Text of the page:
Digital Sociology Podcast Episode 22: Susan Halford, the semantic web, symphonic social science and how sociologists can work with computer scientists
03.11.2019 - By Digital Sociology Podcast
In this episode of the Digital Sociology Podcast I spoke to Susan Halford who is Professor of Sociology at the University of Bristol and the President of the British Sociological Association.
Amongst other things she explains the emergence "semantic web" to me and we discuss why this is of interest to sociologists and what sociology my have to offer in understanding it. If the web is a massive database of documents then the semantic web is a way of identifying and connecting "entities" within those documents (WolframAlpha is an example of a basic version of the semantic web). Susan says that this is a significant ontological task of identifying what kinds of things do and do not exist in this space. For the semantic web to develop huge amounts of data on all kinds of topics would need to be gathered and analysed which would also require decisions to be made about what kinds of data to include and exclude.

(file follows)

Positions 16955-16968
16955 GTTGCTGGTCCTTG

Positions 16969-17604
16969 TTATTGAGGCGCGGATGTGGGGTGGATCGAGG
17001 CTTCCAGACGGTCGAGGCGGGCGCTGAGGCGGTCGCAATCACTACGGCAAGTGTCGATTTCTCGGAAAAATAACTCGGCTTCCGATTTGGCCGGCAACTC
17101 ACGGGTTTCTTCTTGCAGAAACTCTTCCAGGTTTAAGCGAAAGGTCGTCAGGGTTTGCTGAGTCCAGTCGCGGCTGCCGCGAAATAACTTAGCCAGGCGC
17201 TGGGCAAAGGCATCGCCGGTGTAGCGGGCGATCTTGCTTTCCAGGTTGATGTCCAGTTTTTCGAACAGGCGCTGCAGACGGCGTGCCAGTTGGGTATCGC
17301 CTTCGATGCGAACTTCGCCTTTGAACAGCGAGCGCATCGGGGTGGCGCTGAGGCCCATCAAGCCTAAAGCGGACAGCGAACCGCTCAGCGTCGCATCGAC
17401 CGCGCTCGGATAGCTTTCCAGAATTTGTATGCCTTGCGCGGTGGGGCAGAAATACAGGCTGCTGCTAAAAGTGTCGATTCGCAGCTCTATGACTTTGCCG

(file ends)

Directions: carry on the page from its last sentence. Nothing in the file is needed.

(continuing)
We also discuss about the benefits and challenges of working working across the social sciences and computer sciences.
I ask Susan about a paper she wrote with Mike Savage in which they outline a fascinating reading of the work of Thomas Piketty, Robert Putnam and Richard Wilkinson & Kate Pickett. They propose the approach taken by these authors can be applied as "symphonic social science" which could be used to approach big data.
Susan also offers some of her opinions on why sociologists are sometimes a bit scared to work with "big data" and how we might be able to overcome this.